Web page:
Offshore wind turbines powered almost 40% of all the UK’s homes in 2020. The International Energy Agency says there’s enough potential accessible energy out there to power all of Europe, the US and Japan several times over. But to get at all of it, developers will have to go out into the very deep waters of the open oceans and find a way to make their turbines float safely and securely in all weather conditions. So how on earth are they going to do that? Video Transcripts available at our website http://www.justhaveathink.com Help support this channels independence at http://www.patreon.com/justhaveathink Or with a donation via Paypal by clicking here https://www.paypal.com/cgi-bin/webscr… You can also help keep my brain ticking over during the long hours of research and editing via the nice folks at BuyMeACoffee.com https://www.buymeacoffee.com/justhave… Download the Just Have a Think App from the AppStore or Google Play Interested in mastering and remembering the concepts that I present in my videos? Check out the FREE Dive Deeper mini-courses offered by the Center for Behavior and Climate. These mini-courses teach the main concepts in select JHAT videos and go beyond to help you learn additional scientific or conservation concepts. The courses are great for teachers to use or for individual learning.https://climatechange.behaviordevelop…
An open ecosystem of interoperable AI solutions for the energy industry
The energy industry is on the cusp of a major transformation. Digitally transforming every aspect of energy operation is a top priority for most companies. A McKinsey survey, delivered as part of a 12-week study for BHC3, shows that 75% of potential customers surveyed consider digital transformation as a top strategic priority for their organizations
While there are many technology solutions in the market, they are error-prone, difficult to scale, and incompatible with one another, causing many AI efforts to stall, produce sub-optimal results, or fail completely. At the same time, digital talent with added energy industry domain knowledge is hard to find and retain.
The industry needs a platform for sharing codified subject-expert knowledge to boost efficiency and productivity across upstream, midstream, and downstream oil and gas operations. This is only possible through a collaborative effort to accelerate digital transformation and the adoption of AI solutions.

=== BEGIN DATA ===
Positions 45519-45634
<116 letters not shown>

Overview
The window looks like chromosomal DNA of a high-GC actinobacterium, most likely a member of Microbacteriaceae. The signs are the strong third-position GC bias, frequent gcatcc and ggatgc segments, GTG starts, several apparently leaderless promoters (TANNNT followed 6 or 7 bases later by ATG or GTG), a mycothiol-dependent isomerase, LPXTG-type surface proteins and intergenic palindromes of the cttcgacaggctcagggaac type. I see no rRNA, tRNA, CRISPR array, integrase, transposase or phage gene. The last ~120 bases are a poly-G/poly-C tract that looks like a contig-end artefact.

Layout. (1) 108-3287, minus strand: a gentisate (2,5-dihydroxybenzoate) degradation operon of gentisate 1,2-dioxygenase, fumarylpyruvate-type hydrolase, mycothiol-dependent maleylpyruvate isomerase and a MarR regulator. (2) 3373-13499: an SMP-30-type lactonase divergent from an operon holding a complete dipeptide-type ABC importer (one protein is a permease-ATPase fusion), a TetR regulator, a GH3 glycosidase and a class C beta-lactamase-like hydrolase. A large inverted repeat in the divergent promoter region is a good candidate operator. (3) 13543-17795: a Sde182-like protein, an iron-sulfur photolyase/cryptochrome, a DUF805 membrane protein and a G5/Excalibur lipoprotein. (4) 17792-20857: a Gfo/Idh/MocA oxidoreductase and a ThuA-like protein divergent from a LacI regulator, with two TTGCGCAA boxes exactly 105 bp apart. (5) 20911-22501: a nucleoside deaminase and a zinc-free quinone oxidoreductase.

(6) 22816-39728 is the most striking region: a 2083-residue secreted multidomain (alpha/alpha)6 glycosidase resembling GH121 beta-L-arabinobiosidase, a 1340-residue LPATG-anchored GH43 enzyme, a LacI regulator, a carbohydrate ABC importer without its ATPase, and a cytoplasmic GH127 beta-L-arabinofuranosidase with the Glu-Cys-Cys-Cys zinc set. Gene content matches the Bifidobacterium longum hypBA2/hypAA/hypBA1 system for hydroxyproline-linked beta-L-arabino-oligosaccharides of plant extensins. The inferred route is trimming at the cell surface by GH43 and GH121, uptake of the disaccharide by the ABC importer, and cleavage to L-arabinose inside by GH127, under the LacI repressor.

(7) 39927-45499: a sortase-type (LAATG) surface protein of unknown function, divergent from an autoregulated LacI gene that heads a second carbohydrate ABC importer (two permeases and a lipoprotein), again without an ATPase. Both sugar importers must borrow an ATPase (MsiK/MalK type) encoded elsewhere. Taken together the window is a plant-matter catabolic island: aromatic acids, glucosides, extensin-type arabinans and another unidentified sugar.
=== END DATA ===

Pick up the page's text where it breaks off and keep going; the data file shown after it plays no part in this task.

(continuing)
In early 2021, C3 AI, Shell, Baker Hughes, and Microsoft launched the Open AI Energy Initiative (OAI), the first enterprise-class, open ecosystem of AI-based offerings built for the energy industry. Featuring proven-at-scale solutions from Shell’s operations and Baker Hughes portfolio of reliability solutions, the OAI provides the energy industry an ability to pool its collective AI capabilities and address the challenges of operational efficiency and energy transition.
With an easy-to-understand explanation of the Open AI Energy ecosystem, the benefits of being a contributor and/or a customer, an explanation of the technology underpinnings of the OAI ecosystem, and insights into OAI solutions at work in the field, this solution brief is a valuable resource for any Oil & Gas leader considering accelerating the digital transformation of their operations.
IRVING, Texas – ExxonMobil today announced its ambition to achieve net-zero greenhouse gas emissions for operated assets by 2050, backed by a comprehensive approach to develop detailed emission-reduction roadmaps for major facilities and assets.
ExxonMobil announces ambition for net-zero greenhouse gas emissions by 2050
Comprehensive approach centered on detailed Scope 1 and Scope 2 emission-reduction roadmaps for major operated assets
Ambition supported by 2030 emission-reduction plans, including net-zero plans for Permian Basin operations
Company strategy tested for resiliency against a range of net-zero scenarios, including IPCC and IEA
The net-zero ambition is contained in the company’s Advancing Climate Solutions – 2022 Progress Report, formerly known as the Energy & Carbon Summary. The net-zero aspiration applies to Scope 1 and Scope 2 greenhouse gas emissions and builds on ExxonMobil’s 2030 emission-reduction plans, which include net-zero emissions for Permian Basin operations and ongoing investments in lower-emission solutions in which it has extensive experience, including carbon capture and storage, hydrogen and biofuels.
“ExxonMobil is committed to playing a leading role in the energy transition, and Advancing Climate Solutions articulates our deliberate approach to helping society reach a lower-emissions future,” said Darren Woods, chairman and chief executive officer. “We are developing comprehensive roadmaps to reduce greenhouse gas emissions from our operated assets around the world, and where we are not the operator, we are working with our partners to achieve similar emission-reduction results.”
The report provides details of how ExxonMobil’s business strategy is resilient when tested against a range of Paris-aligned net-zero scenarios, including the United Nations Intergovernmental Panel on Climate Change’s 2018 Special Report and the International Energy Agency’s Net Zero by 2050 scenario.